In this installment of Real World Gear, we look at handheld condenser microphones, one of the three basic types of microphones – dynamic, ribbon and condenser.
Condenser mics (or capacitor mics as they’re called in the U.K.) place a thin plastic diaphragm with a coating of vaporized metal in close proximity to a backplate, and apply a charge across them.
Sound causes the diaphragm to vibrate, and as their distance varies, so does capacitance, causing current and resulting changes in voltage.
The diaphragm’s low mass provides extended frequency response over dynamic mics, offset by the need for phantom power and a susceptibility to high humidity.
Originally condenser mics were large, fragile and used mostly in recording or broadcast.
In the 1960s, transistors replaced tubes to produce small diaphragm condensers, and early live sound vocal condensers were often pencil condensers with blast grills added.
A decade later, the Shure SM86 and AKG C535 incorporated integral windscreens and electret capsules.
With advances in surface-mount technology, active microphone circuitry has become smaller, better, less expensive and more rugged, allowing high-quality condensers of both types to be manufactured as handheld microphones.
Condenser mics are further divided into electrets and true condensers, which are technically referred to as “self-biased” and “externally-biased.” Electret designs feature a permanent electrostatic charge that eliminates the need for an externally applied bias, but they still require voltage to power the on-board pre-amp electronics.
The permanent charge is applied to the diaphragm by laminating a layer of plastic, increasing the diaphragm’s thickness and mass. Alternately, back-electret mics laminate the backplate, increasing stability and reducing the diaphragm’s mass – hence their popularity.
Many high-quality mics are electret designs, including all DPA models, the Shure KSM32 and the newer AKG C451B and C414-XLS. Thanks to modern manufacturing techniques the performance of electret condensers can rival externally biased condensers.
Consequently it’s not unusual to find premium electret condensers simply specified as “pre-polarized” and “requiring” 48 volts of phantom power, though they’re actually back-electrets.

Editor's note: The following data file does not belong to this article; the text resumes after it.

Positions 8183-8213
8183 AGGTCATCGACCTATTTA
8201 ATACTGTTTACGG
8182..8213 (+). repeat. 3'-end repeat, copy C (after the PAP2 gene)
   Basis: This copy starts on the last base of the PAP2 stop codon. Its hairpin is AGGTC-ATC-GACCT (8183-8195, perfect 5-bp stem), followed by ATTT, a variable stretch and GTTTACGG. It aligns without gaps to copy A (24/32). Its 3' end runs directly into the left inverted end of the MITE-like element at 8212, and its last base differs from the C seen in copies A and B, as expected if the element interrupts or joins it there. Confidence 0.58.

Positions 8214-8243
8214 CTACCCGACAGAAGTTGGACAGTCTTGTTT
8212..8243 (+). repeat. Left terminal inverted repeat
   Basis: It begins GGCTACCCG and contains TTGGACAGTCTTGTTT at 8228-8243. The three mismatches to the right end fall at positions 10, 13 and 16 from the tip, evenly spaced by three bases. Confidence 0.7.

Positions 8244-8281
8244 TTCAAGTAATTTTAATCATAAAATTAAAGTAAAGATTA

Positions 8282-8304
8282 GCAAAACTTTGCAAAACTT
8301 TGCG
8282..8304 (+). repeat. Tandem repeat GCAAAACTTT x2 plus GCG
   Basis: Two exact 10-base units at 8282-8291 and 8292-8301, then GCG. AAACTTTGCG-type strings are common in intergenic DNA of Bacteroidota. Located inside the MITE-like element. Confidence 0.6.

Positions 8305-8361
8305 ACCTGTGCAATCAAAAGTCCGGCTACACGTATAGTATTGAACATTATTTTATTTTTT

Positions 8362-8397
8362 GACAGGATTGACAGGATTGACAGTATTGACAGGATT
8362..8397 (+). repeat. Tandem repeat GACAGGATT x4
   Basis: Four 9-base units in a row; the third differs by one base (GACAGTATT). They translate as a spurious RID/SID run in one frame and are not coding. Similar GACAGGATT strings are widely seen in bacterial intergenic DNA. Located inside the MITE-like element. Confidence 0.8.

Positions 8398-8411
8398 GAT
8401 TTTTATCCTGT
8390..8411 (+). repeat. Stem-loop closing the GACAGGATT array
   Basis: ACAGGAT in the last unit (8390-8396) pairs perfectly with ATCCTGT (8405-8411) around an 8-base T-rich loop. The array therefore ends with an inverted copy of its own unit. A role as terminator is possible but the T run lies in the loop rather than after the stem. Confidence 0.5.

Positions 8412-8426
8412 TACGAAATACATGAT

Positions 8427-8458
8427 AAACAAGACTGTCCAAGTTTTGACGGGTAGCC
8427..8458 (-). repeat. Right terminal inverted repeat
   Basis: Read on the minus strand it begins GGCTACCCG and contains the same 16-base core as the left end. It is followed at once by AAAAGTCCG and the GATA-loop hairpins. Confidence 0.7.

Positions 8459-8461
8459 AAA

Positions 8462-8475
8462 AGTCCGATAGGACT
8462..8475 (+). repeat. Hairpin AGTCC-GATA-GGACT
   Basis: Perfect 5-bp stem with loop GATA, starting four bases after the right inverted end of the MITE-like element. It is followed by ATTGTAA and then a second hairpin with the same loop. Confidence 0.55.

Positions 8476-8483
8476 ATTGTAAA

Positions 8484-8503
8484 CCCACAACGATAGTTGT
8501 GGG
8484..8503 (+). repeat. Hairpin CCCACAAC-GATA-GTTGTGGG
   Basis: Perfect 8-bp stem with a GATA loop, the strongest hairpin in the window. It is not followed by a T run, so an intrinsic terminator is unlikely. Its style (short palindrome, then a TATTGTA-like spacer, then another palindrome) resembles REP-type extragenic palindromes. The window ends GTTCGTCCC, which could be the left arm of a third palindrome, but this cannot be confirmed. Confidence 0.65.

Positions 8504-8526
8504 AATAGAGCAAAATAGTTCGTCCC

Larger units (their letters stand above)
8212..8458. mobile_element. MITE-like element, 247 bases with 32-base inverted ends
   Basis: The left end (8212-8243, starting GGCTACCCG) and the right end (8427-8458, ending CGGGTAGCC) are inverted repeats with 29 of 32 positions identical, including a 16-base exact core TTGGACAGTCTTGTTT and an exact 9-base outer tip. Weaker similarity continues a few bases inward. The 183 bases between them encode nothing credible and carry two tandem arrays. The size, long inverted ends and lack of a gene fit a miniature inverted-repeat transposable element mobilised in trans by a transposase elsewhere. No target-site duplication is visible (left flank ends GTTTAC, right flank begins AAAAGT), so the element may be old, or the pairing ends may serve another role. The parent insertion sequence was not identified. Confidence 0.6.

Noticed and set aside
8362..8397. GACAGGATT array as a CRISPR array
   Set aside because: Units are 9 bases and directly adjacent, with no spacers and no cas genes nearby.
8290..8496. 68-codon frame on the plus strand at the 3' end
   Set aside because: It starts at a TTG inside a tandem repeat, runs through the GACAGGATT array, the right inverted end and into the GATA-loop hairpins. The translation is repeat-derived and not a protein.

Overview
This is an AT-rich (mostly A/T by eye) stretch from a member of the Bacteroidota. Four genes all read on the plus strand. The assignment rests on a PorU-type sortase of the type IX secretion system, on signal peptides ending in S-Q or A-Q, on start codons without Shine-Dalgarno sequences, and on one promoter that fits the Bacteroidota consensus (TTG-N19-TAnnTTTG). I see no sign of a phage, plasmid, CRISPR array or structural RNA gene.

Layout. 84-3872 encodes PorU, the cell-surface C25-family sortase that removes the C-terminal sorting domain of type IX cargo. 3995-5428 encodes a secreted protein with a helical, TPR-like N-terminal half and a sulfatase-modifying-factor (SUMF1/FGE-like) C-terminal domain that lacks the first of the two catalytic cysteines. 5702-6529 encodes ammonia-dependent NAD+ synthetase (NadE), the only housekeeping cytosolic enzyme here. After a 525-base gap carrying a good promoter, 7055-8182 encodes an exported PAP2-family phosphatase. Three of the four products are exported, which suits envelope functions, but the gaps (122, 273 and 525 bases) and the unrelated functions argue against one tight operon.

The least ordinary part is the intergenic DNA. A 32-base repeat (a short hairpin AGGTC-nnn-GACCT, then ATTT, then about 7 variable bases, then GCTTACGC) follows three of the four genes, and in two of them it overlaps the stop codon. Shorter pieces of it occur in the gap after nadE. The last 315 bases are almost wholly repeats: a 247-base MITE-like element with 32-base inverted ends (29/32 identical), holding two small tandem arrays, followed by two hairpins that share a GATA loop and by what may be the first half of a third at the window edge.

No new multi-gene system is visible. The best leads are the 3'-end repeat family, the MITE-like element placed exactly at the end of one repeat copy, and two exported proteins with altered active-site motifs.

Handheld mics are susceptible to handling noise, so shock-mounting the capsule is a requirement for an element whose response can start around 20 Hz.
Additionally, handheld mics suffer from proximity effect when held close to the mouth, so high-pass filters are often required to reduce exaggerated boominess when held close to the mouth as well as to further attenuate handling noise. Multi-stage blast grills decrease wind, breath, pops and plosives, while reducing the adverse effects of moist breath on the capsule.
Microphone sensitivity is often expressed as the voltage in millivolts (mV) generated from a specific sound pressure, usually 94 dB or 1 Pascal (Pa), and is referenced to 1,000 Hz. By converting sensitivity from mV/Pa to dBV, various mics can be easily compared, with larger negative numbers being less sensitive (producing less voltage for a given input), and relative differences in gain easily compared in dB.
Most condenser mics provide more output than their dynamic cousins due to their active electronics. For example, at -54.5 dBV, a Shure SM58 has lower sensitivity than every condenser mic in this feature but one.
Today’s live performance handheld condensers can provide fidelity matching the studio sound of contemporary artists. Here we look at 16 handheld condenser vocal mics.
Mark Frink is Editorial Director of Live Sound International.